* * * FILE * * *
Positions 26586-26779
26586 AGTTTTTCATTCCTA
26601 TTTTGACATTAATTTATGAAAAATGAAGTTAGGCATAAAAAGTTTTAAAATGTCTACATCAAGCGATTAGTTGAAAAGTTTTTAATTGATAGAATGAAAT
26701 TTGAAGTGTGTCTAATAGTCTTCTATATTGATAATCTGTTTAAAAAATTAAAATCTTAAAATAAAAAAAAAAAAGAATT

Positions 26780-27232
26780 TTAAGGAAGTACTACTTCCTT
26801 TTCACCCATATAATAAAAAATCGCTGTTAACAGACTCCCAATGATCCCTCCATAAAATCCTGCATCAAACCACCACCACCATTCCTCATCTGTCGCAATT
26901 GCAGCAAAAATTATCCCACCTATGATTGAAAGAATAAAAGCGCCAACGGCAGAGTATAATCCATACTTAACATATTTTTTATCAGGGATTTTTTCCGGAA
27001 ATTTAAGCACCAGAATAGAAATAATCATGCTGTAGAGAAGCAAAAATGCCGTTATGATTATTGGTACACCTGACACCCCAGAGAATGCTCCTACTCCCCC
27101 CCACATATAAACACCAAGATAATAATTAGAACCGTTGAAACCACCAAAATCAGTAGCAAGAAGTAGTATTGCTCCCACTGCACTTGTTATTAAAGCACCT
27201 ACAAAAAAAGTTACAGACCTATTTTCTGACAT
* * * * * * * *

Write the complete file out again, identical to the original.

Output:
Positions 26586-26779
26586 AGTTTTTCATTCCTA
26601 TTTTGACATTAATTTATGAAAAATGAAGTTAGGCATAAAAAGTTTTAAAATGTCTACATCAAGCGATTAGTTGAAAAGTTTTTAATTGATAGAATGAAAT
26701 TTGAAGTGTGTCTAATAGTCTTCTATATTGATAATCTGTTTAAAAAATTAAAATCTTAAAATAAAAAAAAAAAAGAATT

Positions 26780-27232
26780 TTAAGGAAGTACTACTTCCTT
26801 TTCACCCATATAATAAAAAATCGCTGTTAACAGACTCCCAATGATCCCTCCATAAAATCCTGCATCAAACCACCACCACCATTCCTCATCTGTCGCAATT
26901 GCAGCAAAAATTATCCCACCTATGATTGAAAGAATAAAAGCGCCAACGGCAGAGTATAATCCATACTTAACATATTTTTTATCAGGGATTTTTTCCGGAA
27001 ATTTAAGCACCAGAATAGAAATAATCATGCTGTAGAGAAGCAAAAATGCCGTTATGATTATTGGTACACCTGACACCCCAGAGAATGCTCCTACTCCCCC
27101 CCACATATAAACACCAAGATAATAATTAGAACCGTTGAAACCACCAAAATCAGTAGCAAGAAGTAGTATTGCTCCCACTGCACTTGTTATTAAAGCACCT
27201 ACAAAAAAAGTTACAGACCTATTTTCTGACAT